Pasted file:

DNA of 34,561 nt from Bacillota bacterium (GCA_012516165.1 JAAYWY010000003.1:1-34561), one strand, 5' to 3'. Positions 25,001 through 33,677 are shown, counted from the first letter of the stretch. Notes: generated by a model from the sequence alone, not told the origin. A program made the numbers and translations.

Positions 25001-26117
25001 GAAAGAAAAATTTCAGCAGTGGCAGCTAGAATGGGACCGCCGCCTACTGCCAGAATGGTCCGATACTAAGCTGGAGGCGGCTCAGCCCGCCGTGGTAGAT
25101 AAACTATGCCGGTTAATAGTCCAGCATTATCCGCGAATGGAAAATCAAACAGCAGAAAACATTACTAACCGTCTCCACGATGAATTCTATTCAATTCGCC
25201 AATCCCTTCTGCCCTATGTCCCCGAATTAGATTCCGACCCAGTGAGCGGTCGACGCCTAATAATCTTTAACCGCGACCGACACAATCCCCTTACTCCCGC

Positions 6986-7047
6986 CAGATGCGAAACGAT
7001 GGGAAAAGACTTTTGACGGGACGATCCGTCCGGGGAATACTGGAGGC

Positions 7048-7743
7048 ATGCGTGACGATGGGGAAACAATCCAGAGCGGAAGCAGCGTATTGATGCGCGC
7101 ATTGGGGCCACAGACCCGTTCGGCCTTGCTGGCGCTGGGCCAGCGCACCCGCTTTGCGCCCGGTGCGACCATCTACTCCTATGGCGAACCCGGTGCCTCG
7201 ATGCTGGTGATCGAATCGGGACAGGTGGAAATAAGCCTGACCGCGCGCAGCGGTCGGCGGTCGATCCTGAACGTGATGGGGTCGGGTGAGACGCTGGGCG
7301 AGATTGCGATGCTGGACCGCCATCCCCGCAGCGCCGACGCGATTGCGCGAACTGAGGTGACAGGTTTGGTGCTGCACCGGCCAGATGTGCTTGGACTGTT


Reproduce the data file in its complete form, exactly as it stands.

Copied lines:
DNA of 34,561 nt from Bacillota bacterium (GCA_012516165.1 JAAYWY010000003.1:1-34561), one strand, 5' to 3'. Positions 25,001 through 33,677 are shown, counted from the first letter of the stretch. Notes: generated by a model from the sequence alone, not told the origin. A program made the numbers and translations.

Positions 25001-26117
25001 GAAAGAAAAATTTCAGCAGTGGCAGCTAGAATGGGACCGCCGCCTACTGCCAGAATGGTCCGATACTAAGCTGGAGGCGGCTCAGCCCGCCGTGGTAGAT
25101 AAACTATGCCGGTTAATAGTCCAGCATTATCCGCGAATGGAAAATCAAACAGCAGAAAACATTACTAACCGTCTCCACGATGAATTCTATTCAATTCGCC
25201 AATCCCTTCTGCCCTATGTCCCCGAATTAGATTCCGACCCAGTGAGCGGTCGACGCCTAATAATCTTTAACCGCGACCGACACAATCCCCTTACTCCCGC

Positions 6986-7047
6986 CAGATGCGAAACGAT
7001 GGGAAAAGACTTTTGACGGGACGATCCGTCCGGGGAATACTGGAGGC

Positions 7048-7743
7048 ATGCGTGACGATGGGGAAACAATCCAGAGCGGAAGCAGCGTATTGATGCGCGC
7101 ATTGGGGCCACAGACCCGTTCGGCCTTGCTGGCGCTGGGCCAGCGCACCCGCTTTGCGCCCGGTGCGACCATCTACTCCTATGGCGAACCCGGTGCCTCG
7201 ATGCTGGTGATCGAATCGGGACAGGTGGAAATAAGCCTGACCGCGCGCAGCGGTCGGCGGTCGATCCTGAACGTGATGGGGTCGGGTGAGACGCTGGGCG
7301 AGATTGCGATGCTGGACCGCCATCCCCGCAGCGCCGACGCGATTGCGCGAACTGAGGTGACAGGTTTGGTGCTGCACCGGCCAGATGTGCTTGGACTGTT